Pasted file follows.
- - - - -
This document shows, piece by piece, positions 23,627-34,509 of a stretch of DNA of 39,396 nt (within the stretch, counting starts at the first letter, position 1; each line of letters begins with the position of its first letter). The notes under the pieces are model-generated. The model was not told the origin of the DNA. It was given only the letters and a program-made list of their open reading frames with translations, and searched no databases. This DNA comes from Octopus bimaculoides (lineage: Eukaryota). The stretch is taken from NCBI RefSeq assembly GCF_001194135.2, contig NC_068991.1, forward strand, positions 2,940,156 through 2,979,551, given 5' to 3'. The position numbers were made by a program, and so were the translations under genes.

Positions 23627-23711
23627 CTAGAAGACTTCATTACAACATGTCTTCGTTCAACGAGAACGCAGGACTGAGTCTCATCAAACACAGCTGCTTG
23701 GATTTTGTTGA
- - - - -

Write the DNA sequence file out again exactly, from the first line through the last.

This document shows, piece by piece, positions 23,627-34,509 of a stretch of DNA of 39,396 nt (within the stretch, counting starts at the first letter, position 1; each line of letters begins with the position of its first letter). The notes under the pieces are model-generated. The model was not told the origin of the DNA. It was given only the letters and a program-made list of their open reading frames with translations, and searched no databases. This DNA comes from Octopus bimaculoides (lineage: Eukaryota). The stretch is taken from NCBI RefSeq assembly GCF_001194135.2, contig NC_068991.1, forward strand, positions 2,940,156 through 2,979,551, given 5' to 3'. The position numbers were made by a program, and so were the translations under genes.

Positions 23627-23711
23627 CTAGAAGACTTCATTACAACATGTCTTCGTTCAACGAGAACGCAGGACTGAGTCTCATCAAACACAGCTGCTTG
23701 GATTTTGTTGA